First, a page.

1. Lincoln Hornet - 30/04/2023

Good on daughter 2 I say, it’s in her blood now and no turning back. I have a similar situation with one of my girls who attended her first game at Forest about 2000 at the age of 5ish. A 0-2 away win, 2 sublime Micah finishes, yellow balloons in the away end and that’s it, she’s never looked back!! She’s now nearly 28, has seen the good, bad and the ugly but still comes back for more. You ‘Orns

Matt Rowson - 30/04/2023

Good choice of first game. Closest we came to total football. Robbo popping up everywhere.

2. grahamsmith - 30/04/2023

All the very best to Joao Pedro in the next leg of his career. Regardless of whether or not Watford were promoted this season he belongs in the top half of the PL. Early days to say that could be the very top but top half definitely. Brighton are both a well run club and a terrific footballing side I would imagine he’s thrilled with the move. They also recruit exceptionally well and I imagine see as bright a footballing future for him as I do.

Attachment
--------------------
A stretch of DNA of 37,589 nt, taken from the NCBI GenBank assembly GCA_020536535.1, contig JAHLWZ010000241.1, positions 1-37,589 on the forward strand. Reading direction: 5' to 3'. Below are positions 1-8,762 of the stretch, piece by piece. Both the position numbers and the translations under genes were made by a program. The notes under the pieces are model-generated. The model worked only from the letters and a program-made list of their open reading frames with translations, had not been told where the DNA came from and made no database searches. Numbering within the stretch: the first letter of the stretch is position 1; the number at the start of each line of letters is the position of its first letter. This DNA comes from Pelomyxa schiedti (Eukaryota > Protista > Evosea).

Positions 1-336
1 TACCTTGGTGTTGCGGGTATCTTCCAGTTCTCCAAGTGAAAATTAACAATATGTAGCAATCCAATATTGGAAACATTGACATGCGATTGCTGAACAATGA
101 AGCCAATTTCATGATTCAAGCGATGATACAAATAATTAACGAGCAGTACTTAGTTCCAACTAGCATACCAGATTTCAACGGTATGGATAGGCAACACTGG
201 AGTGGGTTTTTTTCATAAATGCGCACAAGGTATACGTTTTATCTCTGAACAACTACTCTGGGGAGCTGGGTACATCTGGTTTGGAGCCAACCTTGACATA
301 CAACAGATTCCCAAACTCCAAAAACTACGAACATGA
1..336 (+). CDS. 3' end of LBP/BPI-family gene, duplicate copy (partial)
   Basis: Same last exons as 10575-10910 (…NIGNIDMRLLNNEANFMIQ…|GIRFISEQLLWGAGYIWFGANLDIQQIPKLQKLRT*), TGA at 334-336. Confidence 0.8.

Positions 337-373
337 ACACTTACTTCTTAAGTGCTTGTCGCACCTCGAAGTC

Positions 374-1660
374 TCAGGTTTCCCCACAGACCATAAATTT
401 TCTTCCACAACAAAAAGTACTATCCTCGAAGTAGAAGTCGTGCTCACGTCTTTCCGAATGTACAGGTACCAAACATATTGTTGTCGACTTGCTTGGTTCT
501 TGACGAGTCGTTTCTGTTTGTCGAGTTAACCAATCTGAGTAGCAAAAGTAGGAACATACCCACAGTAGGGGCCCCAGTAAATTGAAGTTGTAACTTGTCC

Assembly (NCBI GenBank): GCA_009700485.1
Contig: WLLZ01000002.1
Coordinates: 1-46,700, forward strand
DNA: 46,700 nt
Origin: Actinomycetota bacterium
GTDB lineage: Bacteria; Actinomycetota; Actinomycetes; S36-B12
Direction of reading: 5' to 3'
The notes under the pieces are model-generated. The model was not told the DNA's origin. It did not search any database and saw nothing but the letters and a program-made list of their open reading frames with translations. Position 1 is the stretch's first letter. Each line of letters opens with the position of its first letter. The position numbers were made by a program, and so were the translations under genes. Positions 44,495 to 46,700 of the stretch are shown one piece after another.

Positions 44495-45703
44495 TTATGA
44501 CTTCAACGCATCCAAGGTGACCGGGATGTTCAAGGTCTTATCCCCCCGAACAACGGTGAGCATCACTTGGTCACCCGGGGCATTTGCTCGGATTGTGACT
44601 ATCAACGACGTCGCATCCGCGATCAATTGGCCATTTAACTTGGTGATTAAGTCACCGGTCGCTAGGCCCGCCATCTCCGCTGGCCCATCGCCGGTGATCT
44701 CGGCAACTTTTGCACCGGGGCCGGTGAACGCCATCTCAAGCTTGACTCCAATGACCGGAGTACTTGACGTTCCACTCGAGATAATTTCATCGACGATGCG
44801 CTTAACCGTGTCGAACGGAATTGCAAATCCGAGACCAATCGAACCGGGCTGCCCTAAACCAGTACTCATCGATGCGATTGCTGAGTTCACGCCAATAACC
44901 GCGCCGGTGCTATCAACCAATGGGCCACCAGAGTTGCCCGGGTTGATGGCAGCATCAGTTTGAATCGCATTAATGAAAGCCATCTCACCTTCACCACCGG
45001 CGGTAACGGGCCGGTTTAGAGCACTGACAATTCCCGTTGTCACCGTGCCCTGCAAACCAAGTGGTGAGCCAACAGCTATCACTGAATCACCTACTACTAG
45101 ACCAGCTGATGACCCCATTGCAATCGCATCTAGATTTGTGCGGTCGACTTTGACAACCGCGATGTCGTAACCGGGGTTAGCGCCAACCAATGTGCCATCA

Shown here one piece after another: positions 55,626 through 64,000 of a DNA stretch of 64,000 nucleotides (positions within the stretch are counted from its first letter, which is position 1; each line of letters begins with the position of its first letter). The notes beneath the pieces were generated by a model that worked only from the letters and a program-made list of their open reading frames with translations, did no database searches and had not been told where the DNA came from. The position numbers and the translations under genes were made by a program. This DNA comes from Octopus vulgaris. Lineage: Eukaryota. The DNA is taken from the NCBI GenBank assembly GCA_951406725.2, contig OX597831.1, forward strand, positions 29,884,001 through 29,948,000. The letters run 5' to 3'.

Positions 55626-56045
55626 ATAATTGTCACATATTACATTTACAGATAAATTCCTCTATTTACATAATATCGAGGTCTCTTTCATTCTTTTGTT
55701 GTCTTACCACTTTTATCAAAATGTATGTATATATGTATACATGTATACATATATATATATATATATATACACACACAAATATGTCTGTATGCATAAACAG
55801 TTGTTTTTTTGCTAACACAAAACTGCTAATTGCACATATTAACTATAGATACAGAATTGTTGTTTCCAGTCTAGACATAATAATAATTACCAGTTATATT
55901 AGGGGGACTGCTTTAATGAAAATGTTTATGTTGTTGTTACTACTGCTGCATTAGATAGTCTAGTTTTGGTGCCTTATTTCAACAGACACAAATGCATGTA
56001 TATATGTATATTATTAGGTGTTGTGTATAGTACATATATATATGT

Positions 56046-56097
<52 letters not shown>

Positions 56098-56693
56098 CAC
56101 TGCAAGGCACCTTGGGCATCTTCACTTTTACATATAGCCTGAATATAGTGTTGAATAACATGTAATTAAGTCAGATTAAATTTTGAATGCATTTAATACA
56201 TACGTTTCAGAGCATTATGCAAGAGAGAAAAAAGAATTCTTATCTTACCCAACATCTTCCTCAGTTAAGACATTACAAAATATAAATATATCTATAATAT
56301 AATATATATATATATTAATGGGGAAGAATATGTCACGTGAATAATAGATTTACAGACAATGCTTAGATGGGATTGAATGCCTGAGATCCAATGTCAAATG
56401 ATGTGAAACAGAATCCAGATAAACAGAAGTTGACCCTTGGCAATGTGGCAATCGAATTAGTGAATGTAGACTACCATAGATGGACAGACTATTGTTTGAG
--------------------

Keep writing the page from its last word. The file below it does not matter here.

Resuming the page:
3. Fez - 30/04/2023

As away days go that was right up there for me:
An expect nothing game with a 05:30 departure from home; the lottery of the coach trip (as you touched on); a selfie with Luther; a fantastic lunchtime sesh in the pub – the average Sunderland fan’s glass is way less than half empty! – meeting old friends and making new ones; and Hell’s bells, even the football was worth the watch despite the inevitability of the result.
Heck, I even bumped into you, literally, after the game in the facilities. Shame there wasn’t the chance of a chat, I was on a bit of a mission.